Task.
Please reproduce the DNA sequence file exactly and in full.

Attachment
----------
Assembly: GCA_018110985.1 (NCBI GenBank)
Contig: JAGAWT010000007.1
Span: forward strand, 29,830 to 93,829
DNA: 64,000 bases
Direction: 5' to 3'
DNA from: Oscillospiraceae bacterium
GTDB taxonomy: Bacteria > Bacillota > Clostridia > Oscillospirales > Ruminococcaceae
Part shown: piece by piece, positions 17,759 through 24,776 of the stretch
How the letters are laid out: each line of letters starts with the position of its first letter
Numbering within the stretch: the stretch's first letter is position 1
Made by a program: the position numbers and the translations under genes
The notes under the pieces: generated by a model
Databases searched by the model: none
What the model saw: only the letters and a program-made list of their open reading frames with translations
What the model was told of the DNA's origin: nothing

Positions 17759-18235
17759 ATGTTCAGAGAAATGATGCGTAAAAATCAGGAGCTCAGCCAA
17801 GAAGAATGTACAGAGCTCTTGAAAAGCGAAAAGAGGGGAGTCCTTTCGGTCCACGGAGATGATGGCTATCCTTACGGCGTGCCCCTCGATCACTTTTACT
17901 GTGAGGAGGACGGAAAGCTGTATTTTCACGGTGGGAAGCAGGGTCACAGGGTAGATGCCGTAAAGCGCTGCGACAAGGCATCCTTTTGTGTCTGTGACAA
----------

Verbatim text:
Assembly: GCA_018110985.1 (NCBI GenBank)
Contig: JAGAWT010000007.1
Span: forward strand, 29,830 to 93,829
DNA: 64,000 bases
Direction: 5' to 3'
DNA from: Oscillospiraceae bacterium
GTDB taxonomy: Bacteria > Bacillota > Clostridia > Oscillospirales > Ruminococcaceae
Part shown: piece by piece, positions 17,759 through 24,776 of the stretch
How the letters are laid out: each line of letters starts with the position of its first letter
Numbering within the stretch: the stretch's first letter is position 1
Made by a program: the position numbers and the translations under genes
The notes under the pieces: generated by a model
Databases searched by the model: none
What the model saw: only the letters and a program-made list of their open reading frames with translations
What the model was told of the DNA's origin: nothing

Positions 17759-18235
17759 ATGTTCAGAGAAATGATGCGTAAAAATCAGGAGCTCAGCCAA
17801 GAAGAATGTACAGAGCTCTTGAAAAGCGAAAAGAGGGGAGTCCTTTCGGTCCACGGAGATGATGGCTATCCTTACGGCGTGCCCCTCGATCACTTTTACT
17901 GTGAGGAGGACGGAAAGCTGTATTTTCACGGTGGGAAGCAGGGTCACAGGGTAGATGCCGTAAAGCGCTGCGACAAGGCATCCTTTTGTGTCTGTGACAA